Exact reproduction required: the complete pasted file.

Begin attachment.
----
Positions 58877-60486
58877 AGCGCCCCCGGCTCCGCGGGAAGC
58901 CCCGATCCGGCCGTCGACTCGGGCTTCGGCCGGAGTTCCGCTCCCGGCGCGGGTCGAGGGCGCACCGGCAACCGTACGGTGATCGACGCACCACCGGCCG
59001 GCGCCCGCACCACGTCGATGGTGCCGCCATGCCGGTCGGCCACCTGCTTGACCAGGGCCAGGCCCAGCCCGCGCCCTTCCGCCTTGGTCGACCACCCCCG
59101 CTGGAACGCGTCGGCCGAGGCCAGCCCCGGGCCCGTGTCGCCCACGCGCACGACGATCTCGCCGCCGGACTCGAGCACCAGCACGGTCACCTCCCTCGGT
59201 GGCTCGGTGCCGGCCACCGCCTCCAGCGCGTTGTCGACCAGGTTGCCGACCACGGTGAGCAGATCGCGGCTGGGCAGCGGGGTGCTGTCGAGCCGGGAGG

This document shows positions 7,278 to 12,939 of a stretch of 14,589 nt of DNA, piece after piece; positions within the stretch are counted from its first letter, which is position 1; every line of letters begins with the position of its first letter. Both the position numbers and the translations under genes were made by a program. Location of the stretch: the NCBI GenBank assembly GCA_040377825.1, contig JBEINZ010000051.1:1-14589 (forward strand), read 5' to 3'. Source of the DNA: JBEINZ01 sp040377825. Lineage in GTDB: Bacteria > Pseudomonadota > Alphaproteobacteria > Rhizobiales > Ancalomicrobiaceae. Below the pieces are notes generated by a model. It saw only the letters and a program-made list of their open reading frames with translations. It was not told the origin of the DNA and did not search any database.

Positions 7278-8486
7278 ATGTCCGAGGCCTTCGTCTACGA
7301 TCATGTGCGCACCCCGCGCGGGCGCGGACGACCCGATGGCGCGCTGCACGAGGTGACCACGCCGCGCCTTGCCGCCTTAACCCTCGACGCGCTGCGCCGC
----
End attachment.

Positions 58877-60486
58877 AGCGCCCCCGGCTCCGCGGGAAGC
58901 CCCGATCCGGCCGTCGACTCGGGCTTCGGCCGGAGTTCCGCTCCCGGCGCGGGTCGAGGGCGCACCGGCAACCGTACGGTGATCGACGCACCACCGGCCG
59001 GCGCCCGCACCACGTCGATGGTGCCGCCATGCCGGTCGGCCACCTGCTTGACCAGGGCCAGGCCCAGCCCGCGCCCTTCCGCCTTGGTCGACCACCCCCG
59101 CTGGAACGCGTCGGCCGAGGCCAGCCCCGGGCCCGTGTCGCCCACGCGCACGACGATCTCGCCGCCGGACTCGAGCACCAGCACGGTCACCTCCCTCGGT
59201 GGCTCGGTGCCGGCCACCGCCTCCAGCGCGTTGTCGACCAGGTTGCCGACCACGGTGAGCAGATCGCGGCTGGGCAGCGGGGTGCTGTCGAGCCGGGAGG

This document shows positions 7,278 to 12,939 of a stretch of 14,589 nt of DNA, piece after piece; positions within the stretch are counted from its first letter, which is position 1; every line of letters begins with the position of its first letter. Both the position numbers and the translations under genes were made by a program. Location of the stretch: the NCBI GenBank assembly GCA_040377825.1, contig JBEINZ010000051.1:1-14589 (forward strand), read 5' to 3'. Source of the DNA: JBEINZ01 sp040377825. Lineage in GTDB: Bacteria > Pseudomonadota > Alphaproteobacteria > Rhizobiales > Ancalomicrobiaceae. Below the pieces are notes generated by a model. It saw only the letters and a program-made list of their open reading frames with translations. It was not told the origin of the DNA and did not search any database.

Positions 7278-8486
7278 ATGTCCGAGGCCTTCGTCTACGA
7301 TCATGTGCGCACCCCGCGCGGGCGCGGACGACCCGATGGCGCGCTGCACGAGGTGACCACGCCGCGCCTTGCCGCCTTAACCCTCGACGCGCTGCGCCGC